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Johann Theadore Brandley

Stirling - Its Story and People" pages 21 - 22
by Louis Brandley and Mrs. Albert Brandley
Johann Theodore Brandley-missionary, family
man, business man, colonizer, civic leader and
church leader.

Johann Theodore Brandley-missionary, family man, business man, colonizer, civic leader and church leader.

Theodore was born of humble but highly respected parents in the small, beautiful city Stofa, Zurich, Switzerland on December 7, 1851. He was the son of Hans Heinrich Brandley and Anna Meier.

Theodore was baptized a member of the Church of Jesus Christ of Latter Day Saints by Carl G. Maeser on August 1, 1868.

He attended public school and apprenticed in the baker trade and worked in this profession until coming to America.

During his life he served on five missions: 1. Swiss and German mission in 1869. 2. Swiss and German mission in 1876. 3. Northern States and Manitoba, Canada mission 1884. 4. Swiss and German mission 1888. 5. A colonization mission to Stirling, Alberta, N.W.T." 1899.

Theodore married Marie Elizabeth Nagely July 10, 1872, soon after the arrival of both families to America. They moved to Richfield, Utah. Here he received his second mission call. To his missionary calls his answer was always, "I'll go."

In 1882, he married Margaret Keeler. They made their home in Richfield where Theodore was active in civic and Church affairs. He had been a delegate to the Utah State Constitutional Convention where he helped write the constitution of Utah.

At the time he was called to colonize to Canada, he was manager of the Richfield Co-op. He had just opened a furniture store, was Mayor, Bishop and Patriarch.

His wife, Marie, had died in 1892, and Margaret, who was not at all well, felt she could not take the hardships of pioneer life. Thus, it was decided she and her family would remain, at least for a while, in Richfield. Arrangements were made for their care.

After selling his business, Theodore left Richfield on April 29, 1899, for Stirling, accompanied by his sons Theodore, Henry, Joseph and Albert, and his daughter, Anna. Eliza Zaugg, who had been caring for the family for the past four years, also accompanied them. Her brother, Paul, and 21 others made up the emigration party. They travelled by rail, and on May 5, 1899, they arrived at the Stirling siding. The next day, they went to the townsite and started the task of laying out a new town.

A few days after their arrival, Theodore opened a small store in one corner of their tent and soon after, a post office. The Church then built them a small, two-roomed house for $165.

The Church had single men as well as families from Utah and Idaho to assist in the work on the canal. They began to arrive by train and overland. It was Theodore's responsibility to meet the train every night, extend a welcome to all, then provide a place to sleep and breakfast for all new emigrants. At times, there were as many as 25 men who arrived at the same time.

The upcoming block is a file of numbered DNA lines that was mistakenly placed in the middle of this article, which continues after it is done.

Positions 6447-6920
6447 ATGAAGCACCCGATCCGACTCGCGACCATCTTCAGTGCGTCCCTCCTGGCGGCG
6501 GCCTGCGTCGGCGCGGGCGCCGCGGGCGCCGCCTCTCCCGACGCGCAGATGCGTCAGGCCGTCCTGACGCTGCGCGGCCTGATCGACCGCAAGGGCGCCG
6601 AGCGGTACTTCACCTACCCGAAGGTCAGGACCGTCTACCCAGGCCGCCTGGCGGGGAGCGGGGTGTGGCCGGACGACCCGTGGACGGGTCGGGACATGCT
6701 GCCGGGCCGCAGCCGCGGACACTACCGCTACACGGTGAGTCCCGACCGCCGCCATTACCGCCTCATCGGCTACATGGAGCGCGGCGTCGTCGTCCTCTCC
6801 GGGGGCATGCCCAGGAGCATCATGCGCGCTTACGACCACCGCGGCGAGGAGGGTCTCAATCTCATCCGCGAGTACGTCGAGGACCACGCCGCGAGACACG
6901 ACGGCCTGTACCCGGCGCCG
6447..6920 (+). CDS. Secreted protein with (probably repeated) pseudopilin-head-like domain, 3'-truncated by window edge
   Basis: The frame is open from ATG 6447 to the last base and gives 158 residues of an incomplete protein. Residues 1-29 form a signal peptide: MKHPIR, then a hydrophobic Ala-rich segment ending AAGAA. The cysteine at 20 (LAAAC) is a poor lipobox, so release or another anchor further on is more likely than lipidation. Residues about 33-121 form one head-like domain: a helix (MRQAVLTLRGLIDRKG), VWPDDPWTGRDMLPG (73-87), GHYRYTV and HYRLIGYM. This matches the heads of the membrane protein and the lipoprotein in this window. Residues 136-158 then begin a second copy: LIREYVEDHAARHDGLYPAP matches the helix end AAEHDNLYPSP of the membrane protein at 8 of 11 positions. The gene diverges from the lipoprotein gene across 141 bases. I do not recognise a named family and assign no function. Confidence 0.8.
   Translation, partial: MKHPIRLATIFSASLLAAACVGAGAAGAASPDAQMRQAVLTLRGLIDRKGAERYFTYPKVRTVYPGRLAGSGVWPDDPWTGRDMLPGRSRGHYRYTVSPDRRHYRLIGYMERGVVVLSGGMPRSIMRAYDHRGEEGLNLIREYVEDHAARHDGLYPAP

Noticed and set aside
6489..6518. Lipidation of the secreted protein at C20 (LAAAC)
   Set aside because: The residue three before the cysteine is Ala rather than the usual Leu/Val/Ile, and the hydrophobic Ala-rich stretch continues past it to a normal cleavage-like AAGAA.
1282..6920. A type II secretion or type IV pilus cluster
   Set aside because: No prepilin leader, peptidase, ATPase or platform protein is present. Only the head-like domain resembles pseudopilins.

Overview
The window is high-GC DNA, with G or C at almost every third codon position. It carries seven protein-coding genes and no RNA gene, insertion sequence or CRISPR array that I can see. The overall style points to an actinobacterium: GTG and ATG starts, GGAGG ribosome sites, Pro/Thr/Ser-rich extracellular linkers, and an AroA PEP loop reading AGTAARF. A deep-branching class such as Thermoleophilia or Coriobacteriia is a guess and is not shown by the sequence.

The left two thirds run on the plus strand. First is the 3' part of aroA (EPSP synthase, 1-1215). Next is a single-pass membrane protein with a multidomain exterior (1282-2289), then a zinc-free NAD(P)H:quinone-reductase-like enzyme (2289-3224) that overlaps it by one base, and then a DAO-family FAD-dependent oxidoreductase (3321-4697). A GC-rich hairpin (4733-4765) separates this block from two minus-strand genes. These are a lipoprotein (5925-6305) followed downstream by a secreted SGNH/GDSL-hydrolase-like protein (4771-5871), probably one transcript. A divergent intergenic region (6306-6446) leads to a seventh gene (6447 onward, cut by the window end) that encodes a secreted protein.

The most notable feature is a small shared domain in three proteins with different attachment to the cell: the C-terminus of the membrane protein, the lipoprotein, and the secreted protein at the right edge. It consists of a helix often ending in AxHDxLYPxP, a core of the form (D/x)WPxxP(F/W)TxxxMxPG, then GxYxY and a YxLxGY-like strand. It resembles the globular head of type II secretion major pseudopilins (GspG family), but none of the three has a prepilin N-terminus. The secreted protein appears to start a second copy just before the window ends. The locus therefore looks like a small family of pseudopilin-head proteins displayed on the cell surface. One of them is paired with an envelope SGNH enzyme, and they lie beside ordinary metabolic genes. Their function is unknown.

Their new home was often filled with incoming families, railway officials and Church officials. It was his new wife, Eliza, who attended to the needs of all.

From the Norma Wooley biography we read how well this was carried out.

"We arrived in Stirling in the middle of June 1899, with the rain pouring in torrents about us, but Brother Brandley was there with a covered democrat wagon to meet us when we arrived at the station. He invited the whole bunch to come and stay at his home until the menfolk were able to get the tents erected. Imagine having nine people come to your home sleep and eat for several days. They treated us royally and naturally a strong bond of friendship and affection arose between mother and Sister Brandley."

Along with these many responsibilities, Theodore was bishop of the Ward, sub-contractor for a section of the canal and when the canal was completed, he contracted to build a 12 mile section of the railroad running west.

In 1902, he was made a counselor to Heber S. Allen, President of the Alberta Stake. In August of 1903, the stake was divided into the Alberta Stake and the Taylor Stake. Heber S. Allan was made the president of the Taylor Stake with Theodore Brandley and J. Williams Knight as counselors, a position Theodore held until 1920, when he was released because of ill health.

In the fall of 1903, Theodore built a new five bedroom home located on his farm just east of town. He and Eliza were blessed with five children. Their first daughter, Eliza, died at birth. Other children were Alma, Theodora. Noel and Delight.

Theodore Brandley writes in his journal: My wife, Eliza Zaugg Brandley, had a very trying time in taking care of our family and so many strangers, but managed matters in a very satisfactory way, showing great faith, courage and endurance.

Johann Theodore Brandley has gone, but evidence of his labour and planning are still with us. The Church he loved continues to grow and a new chapel will be erected this year. The home he built still stands, a fine memento to great workmanship. The fields he farmed are still being farmed and produce abundantly. We who live here and enjoy the good things of life thank him and others for the sacrifices they made.

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Mary Tollestrup